For first time majority of Americans oppose nuclear energy
The 54% opposing it is up significantly from 43% a year ago, while the 44% who favor using nuclear energy is down from 51%.
Gallup asks Americans as part of its annual Environment poll if they favor or oppose the use of nuclear energy as one way to provide electricity. Each year from 2004 to 2015, a majority of Americans said they favored the use of nuclear energy, including a high of 62% in 2010.
In 2011, Gallup conducted its annual Environment poll a few days before the Fukushima nuclear plant disaster in Japan, and at that time, 57% of Americans were in favor of nuclear energy. The next time the question was asked in 2012, a similar majority still favored the use of nuclear energy.
And although there have not been any major nuclear incidents since Fukushima in 2011, a majority of U.S. adults now oppose nuclear energy. This suggests that energy prices and the perceived abundance of energy sources are the most relevant factors in attitudes toward nuclear power, rather than safety concerns prompted by nuclear incidents.
Lower gasoline prices over the past year are likely driving greater opposition toward the use of nuclear power. As Americans have paid less at the pump, their level of worry about the nation's energy situation has dropped to 15-year-low levels.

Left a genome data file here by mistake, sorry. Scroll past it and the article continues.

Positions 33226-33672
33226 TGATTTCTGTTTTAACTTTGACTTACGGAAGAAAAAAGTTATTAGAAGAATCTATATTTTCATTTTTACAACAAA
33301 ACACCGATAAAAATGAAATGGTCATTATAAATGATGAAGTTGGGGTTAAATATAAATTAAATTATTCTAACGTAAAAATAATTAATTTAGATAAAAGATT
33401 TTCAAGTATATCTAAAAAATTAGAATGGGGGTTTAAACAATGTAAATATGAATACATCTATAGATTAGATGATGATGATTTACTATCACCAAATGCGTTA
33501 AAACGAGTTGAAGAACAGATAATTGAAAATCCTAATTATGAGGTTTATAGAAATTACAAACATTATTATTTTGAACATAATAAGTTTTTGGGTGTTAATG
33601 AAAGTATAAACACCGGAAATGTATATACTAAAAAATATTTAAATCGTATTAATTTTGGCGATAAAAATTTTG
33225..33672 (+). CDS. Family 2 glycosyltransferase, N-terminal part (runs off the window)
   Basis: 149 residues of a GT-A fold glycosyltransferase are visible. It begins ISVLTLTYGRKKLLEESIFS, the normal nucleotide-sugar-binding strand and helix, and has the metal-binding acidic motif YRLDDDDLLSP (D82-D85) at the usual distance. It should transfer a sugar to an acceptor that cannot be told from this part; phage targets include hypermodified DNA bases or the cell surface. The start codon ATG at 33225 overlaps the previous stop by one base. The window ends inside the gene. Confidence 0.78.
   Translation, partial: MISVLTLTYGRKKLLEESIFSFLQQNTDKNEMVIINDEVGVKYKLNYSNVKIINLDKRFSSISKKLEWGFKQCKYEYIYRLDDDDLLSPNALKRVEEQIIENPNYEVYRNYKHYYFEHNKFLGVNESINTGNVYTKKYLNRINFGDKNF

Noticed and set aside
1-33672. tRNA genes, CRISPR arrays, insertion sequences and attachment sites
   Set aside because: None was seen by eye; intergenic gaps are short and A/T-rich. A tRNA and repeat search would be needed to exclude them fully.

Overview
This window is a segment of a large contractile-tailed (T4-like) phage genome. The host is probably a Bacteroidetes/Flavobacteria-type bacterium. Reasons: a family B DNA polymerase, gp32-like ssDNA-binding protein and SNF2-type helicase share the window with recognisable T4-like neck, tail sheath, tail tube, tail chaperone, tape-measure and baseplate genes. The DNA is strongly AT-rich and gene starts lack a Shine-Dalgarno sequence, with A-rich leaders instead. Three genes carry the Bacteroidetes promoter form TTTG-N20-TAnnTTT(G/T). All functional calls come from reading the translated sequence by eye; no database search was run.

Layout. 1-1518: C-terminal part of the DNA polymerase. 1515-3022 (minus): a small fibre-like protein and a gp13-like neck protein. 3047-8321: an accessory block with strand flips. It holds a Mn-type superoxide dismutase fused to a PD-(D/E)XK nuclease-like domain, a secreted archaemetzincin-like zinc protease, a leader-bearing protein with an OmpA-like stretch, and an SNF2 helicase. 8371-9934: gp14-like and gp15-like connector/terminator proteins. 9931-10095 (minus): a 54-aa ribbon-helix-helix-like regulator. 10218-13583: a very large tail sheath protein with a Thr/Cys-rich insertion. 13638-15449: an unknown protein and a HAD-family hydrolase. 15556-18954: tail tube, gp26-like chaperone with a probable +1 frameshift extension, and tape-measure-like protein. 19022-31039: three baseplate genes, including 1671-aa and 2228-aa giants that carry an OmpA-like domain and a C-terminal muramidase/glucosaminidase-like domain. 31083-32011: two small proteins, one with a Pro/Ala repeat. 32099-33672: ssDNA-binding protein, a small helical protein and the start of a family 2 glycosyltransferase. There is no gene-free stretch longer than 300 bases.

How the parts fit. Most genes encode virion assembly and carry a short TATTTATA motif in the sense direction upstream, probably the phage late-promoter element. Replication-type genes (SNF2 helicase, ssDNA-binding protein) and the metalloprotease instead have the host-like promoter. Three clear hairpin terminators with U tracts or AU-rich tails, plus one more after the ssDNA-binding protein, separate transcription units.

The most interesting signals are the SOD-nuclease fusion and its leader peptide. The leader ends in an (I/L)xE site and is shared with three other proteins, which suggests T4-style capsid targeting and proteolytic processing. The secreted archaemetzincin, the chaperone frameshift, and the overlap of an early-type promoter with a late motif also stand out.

This appears to have resulted in more Americans prioritizing environmental protection and fewer backing nuclear power as an alternative energy source.
Republicans continue to be more likely than Democrats and independents to be in favor of nuclear energy.
Still, support for the use of nuclear energy among Republicans and Democrats has declined in comparison to 2015.
A slight majority of Republicans, 53%, are in favor of nuclear energy, down significantly from 68% last year.
One in three Democrats, 34%, favor it, down from 42% in 2015. Independents' support is essentially unchanged from last year, but is down from the high Gallup found in 2010. ■